Severity of Breast Cancer Essay

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The problem

Breast cancer is the most common cancer among women. Just after lung cancer, it is the second common cause of cancer death in women nowadays in US. Breast cancer is formed in breast tissue where cells grow abnormally. According to the American Cancer Society, about 1.3 million women will be diagnosed with breast cancer annually worldwide and about 465,000 will die from the disease.[1] In US, 1 in 8 women (13%) will be diagnosed with breast cancer with a 1 in 35 (3%) chance of death. The onset of this cancer is significantly influenced by age and gender as well as genetic predisposition. A woman's chance of getting this cancer doubles with every 10 years of life. Only about 5% to 10% of women are due to heredity and the others are owing to genetic abnormalities that happen as a result of the aging process and life in general.[3] Breast cancer is curable in early stage.

"Breast cancer is very curable when found early," said Dr. Ermilo Barrera Jr., chief of surgery at Glenbrook Hospital, American Cancer Society board member and past president of the Illinois division of the ACS.

(http://en.wikipedia.org/wiki/File:Most_common_cancers_-_female,_by_occurence.png), downloaded 22 April 2010.

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A Possible solution - Surgical removal

Surgery is the effective way to cure the breast cancer. They aim to remove the cancerous tumour or lump from the breasts. Breast cancer can be classified into different stages, depending on the size and the location of the tumour after diagnosis. Survival rate varies with the cancer stages.

Stage

5-Year Relative Survival Rate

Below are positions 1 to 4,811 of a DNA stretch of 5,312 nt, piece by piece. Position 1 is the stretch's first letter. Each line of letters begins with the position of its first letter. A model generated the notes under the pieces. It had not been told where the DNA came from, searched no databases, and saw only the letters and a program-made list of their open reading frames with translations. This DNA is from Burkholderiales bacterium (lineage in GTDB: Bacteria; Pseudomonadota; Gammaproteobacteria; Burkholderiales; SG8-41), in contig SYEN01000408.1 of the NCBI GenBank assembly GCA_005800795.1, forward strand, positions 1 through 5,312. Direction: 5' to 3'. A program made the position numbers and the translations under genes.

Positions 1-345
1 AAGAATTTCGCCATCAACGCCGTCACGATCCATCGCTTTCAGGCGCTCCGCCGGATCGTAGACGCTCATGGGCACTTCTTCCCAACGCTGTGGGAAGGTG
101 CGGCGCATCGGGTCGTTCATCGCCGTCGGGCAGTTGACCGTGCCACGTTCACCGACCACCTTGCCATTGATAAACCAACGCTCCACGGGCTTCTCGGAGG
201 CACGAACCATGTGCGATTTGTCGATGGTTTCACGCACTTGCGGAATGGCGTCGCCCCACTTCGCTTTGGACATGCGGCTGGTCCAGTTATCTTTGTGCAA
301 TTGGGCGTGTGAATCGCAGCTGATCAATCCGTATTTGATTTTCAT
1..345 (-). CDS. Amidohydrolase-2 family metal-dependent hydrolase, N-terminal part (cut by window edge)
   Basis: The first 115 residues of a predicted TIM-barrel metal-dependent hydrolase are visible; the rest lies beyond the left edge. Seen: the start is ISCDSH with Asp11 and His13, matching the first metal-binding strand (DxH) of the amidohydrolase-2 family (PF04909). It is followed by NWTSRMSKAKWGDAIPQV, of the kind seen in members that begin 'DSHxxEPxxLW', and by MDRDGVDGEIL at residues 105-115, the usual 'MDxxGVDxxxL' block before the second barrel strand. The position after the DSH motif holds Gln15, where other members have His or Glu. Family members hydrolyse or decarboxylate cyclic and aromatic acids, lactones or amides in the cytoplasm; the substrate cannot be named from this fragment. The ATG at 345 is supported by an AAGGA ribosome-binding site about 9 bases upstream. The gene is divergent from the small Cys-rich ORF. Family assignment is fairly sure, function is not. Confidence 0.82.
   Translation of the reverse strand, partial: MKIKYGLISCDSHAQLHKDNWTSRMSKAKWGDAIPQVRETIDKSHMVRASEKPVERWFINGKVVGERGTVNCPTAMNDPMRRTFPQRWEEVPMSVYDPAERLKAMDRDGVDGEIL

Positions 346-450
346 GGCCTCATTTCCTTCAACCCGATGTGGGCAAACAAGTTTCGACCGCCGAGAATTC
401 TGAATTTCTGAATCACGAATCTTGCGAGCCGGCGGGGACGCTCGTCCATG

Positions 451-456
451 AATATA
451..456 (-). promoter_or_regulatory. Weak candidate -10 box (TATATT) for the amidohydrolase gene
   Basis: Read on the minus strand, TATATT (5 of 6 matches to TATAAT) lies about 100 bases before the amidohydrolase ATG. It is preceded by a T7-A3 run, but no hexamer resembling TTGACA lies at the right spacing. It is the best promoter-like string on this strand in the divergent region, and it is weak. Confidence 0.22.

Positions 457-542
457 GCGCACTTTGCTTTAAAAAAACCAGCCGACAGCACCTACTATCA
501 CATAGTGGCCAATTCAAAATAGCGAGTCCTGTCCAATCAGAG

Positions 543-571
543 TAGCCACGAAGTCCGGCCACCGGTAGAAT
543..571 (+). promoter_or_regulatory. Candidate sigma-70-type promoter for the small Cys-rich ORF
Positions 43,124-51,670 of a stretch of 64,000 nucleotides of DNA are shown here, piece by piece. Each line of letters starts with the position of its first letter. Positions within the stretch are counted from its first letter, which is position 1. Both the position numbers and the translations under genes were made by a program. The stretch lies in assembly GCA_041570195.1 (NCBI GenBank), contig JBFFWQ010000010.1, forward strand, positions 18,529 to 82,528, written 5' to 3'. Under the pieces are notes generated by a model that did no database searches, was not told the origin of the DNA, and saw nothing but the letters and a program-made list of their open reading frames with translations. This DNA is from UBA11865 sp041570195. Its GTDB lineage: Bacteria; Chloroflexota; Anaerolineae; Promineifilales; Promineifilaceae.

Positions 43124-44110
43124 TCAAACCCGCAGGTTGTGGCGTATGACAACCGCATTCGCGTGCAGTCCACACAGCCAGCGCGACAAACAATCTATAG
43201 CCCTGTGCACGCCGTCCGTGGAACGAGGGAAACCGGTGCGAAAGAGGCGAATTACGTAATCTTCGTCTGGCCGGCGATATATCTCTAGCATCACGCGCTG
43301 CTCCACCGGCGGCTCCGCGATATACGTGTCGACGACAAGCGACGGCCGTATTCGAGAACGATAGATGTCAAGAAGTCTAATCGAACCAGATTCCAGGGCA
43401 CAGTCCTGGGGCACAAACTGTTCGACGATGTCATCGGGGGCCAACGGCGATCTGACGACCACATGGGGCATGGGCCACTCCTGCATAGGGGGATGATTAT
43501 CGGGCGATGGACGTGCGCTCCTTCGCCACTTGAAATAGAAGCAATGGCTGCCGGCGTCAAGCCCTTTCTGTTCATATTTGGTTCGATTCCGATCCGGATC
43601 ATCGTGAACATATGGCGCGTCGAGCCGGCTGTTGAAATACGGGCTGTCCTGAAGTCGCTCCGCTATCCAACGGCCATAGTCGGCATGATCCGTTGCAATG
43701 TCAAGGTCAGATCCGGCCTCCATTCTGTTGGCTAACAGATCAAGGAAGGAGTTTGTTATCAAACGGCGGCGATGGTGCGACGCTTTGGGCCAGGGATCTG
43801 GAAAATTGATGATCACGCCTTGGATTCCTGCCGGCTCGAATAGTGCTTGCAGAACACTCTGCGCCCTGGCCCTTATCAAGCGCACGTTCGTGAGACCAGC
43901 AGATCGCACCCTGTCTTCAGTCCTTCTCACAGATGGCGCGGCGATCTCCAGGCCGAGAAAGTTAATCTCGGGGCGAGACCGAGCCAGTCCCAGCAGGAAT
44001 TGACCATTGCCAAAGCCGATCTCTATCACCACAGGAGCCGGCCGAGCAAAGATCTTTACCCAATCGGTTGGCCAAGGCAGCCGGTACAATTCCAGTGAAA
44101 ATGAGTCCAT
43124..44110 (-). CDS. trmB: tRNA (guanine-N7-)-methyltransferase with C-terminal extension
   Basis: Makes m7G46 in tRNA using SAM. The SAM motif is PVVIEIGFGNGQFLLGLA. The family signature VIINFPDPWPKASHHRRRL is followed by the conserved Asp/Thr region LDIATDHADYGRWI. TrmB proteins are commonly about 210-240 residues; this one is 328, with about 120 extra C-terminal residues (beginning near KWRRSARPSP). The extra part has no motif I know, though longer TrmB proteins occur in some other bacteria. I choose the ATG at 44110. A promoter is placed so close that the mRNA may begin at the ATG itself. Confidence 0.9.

0

100%

I

98%

IIA

88%

IIB

76%

IIIA

56%

IIIB

49%

IV

16%

(http://www.locateadoc.com/articles/breast-cancer-basics-222.html), downloaded 22 April 2010

Most patients, commonly, will have a combination of treatment such as radiotherapy or drug treatment after surgery, aiming to destroy any undetected cancer cells that may spread to the other parts of the body.

Basically, surgical removal can be divided into two types: breast-conserving surgery and breast-removal surgery. Patients have the right to decide which surgery to be carried out but have to depend on the size of the tumour. Doctor's suggestion and treatment options according to stages are needed once the patients are in dilemma making the decision.

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Breast-conserving surgery, such as lumpectomy and quadrantectomy, aim to excise the lump together with as less breast tissue surrounding as possible. The main advantage of this surgery is to keep the breast even though lump and breast tissue have to be removed.

*dotted line shows the parts removed

Lumpectomy

(http://www.cancer.gov/cancertopics/pdq/treatment/breast/Patient/page5#Keypoint19), downloaded 8 May 2010.

*shaded region shows area removed

Quadrantectomy

(http://www.health.co.th/HealthEducationArticle3/CaBreastTreatment.html), downloaded 8 May 2010.

Compared to each other, more removal of breast tissue is involved in quadrantectomy. There is no size limit for this breast-conserving surgery. However, wide excision of lesion will produce poor cosmetic result in most of the women. This surgery, therefore, is suggested

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for those patients having tumour 4cm in diameter or below. There is no age limit for this breast-conservation surgery.